In Attic Greek, where is it appropriate to find βλέπω instead of ὁράω, and vice versa? Do the verbs have different connotations, or different shades of meaning? As far as I know, they both mean "to see", and I'm curious when you would expect to find one instead of the other. Or, when composing Attic Greek, when should you use one instead of the other?

  1. The absolute meaning of βλέπω is "to see", "have the power of sight" (opposed to τυφλός εἰμι, cfr. LSJ ad l.):

S. OT 302-303: πόλιν μέν, εἰ καὶ μὴ βλέπεις, φρονεῖς δ' ὅμως / οἵᾳ νόσῳ σύνεστιν;

S. OC 73: τίς πρὸς ἀνδρὸς μὴ βλέποντος ἄρκεσις;

Ar. Pl. 15: οἱ γὰρ βλέποντες τοῖς τυφλοῖς ἡγούμεθα;

In a broad sense, βλέπω could also mean "look", "look to" or "look for":

A. Pers. 801-802: ἐς τὰ νῦν πεπραγμένα βλέψαντα;

Thuc. 7,71,3: οἱ δ' ἐπὶ τὸ ἡσσώμενον βλέψαντες;

Sol. 11,8 εἰς ἔργον οὐδὲν γιγνόμενον βλέπετε (rely on).

  1. ὁράω is used either with the abstract meaning of "see", "look", or, more specifically, in a translate sense with the meaning of "be aware of" (and, metaphorically, "discern", "perceive", as attests the well-known perfect οἶδα, "I see with the mind's eye, i.e. I know" [cfr. LSJ ad l.]):

Here are a few examples of these two different meanings:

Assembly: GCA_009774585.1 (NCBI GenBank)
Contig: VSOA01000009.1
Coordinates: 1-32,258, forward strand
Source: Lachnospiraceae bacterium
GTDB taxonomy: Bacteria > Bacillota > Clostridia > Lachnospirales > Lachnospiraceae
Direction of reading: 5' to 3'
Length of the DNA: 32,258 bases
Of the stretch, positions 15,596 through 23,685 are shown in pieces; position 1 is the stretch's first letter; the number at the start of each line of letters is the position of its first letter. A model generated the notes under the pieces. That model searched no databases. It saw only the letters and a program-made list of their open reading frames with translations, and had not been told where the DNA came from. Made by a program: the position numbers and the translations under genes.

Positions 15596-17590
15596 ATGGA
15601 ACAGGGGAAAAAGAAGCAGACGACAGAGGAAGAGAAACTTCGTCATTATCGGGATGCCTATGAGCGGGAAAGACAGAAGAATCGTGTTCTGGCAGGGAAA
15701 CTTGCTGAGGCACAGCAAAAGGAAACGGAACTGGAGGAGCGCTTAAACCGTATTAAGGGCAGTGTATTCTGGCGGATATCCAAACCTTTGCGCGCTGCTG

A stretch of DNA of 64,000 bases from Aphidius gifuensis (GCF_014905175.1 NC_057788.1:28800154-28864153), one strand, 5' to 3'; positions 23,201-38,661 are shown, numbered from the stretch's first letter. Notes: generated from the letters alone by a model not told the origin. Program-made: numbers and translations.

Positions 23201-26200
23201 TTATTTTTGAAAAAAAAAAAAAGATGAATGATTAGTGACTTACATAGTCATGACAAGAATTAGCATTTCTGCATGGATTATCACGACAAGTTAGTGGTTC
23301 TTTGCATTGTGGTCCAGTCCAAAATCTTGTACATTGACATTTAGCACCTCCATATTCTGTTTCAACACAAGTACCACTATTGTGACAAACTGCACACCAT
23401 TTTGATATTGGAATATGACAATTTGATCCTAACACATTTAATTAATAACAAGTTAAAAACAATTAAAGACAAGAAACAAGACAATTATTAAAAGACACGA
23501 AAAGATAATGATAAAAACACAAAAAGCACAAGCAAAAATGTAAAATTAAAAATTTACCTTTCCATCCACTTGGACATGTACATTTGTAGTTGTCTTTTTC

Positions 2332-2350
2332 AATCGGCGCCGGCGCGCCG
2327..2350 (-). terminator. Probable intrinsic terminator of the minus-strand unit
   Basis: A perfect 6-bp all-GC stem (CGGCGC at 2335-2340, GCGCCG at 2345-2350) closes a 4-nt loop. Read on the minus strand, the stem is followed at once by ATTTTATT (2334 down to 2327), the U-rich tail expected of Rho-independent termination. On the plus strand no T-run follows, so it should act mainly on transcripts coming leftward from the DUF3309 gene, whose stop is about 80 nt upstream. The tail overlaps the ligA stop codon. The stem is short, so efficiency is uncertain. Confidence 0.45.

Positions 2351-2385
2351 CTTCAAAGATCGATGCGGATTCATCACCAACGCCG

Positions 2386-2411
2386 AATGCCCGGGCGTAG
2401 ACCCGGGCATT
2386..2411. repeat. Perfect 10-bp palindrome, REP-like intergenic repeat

Arist. Po. 1460a 14: τὸ μὴ ὁρᾶν εἰς τὸν πράττοντα;

Thuc. 2,93,4: ἀκρωτήριον τὸ πρὸς Μέγαρα ὁρῶν;

Hom. Il. 2,799: ἀλλ' οὔ πω τοιόνδε τοσόνδέ τε λαὸν ὄπωπα;

Pl. R. 327c: ὁρᾷς οὖν ἡμᾶς, ἔφη, ὅσοι ἐσμέν;

A. Ag. 1623: οὐχ ὁρᾷς ὁρῶν τάδε (combining the two meanings).

These are the specifications which concern the general (i.e. not the particular cases) understanding of the two verbs.

  • 1
    In case it isn't clear: βλέπω can be used transitively, though using a preposition seems much more frequent. – brianpck Jan 20 '17 at 18:13
  • 3
    +1. A couple additional details: the "see" sense of βλέπω is, I think, mainly found in verse -- in prose, it generally means "look"; and ὁράω too can sometimes mean "have sight" (LSJ I.2). (Btw I'm not sure what you mean by "the abstract meaning of 'see'".) – TKR Jan 21 '17 at 1:20

Your Answer

By clicking "Post Your Answer", you acknowledge that you have read our updated terms of service, privacy policy and cookie policy, and that your continued use of the website is subject to these policies.

Not the answer you're looking for? Browse other questions tagged or ask your own question.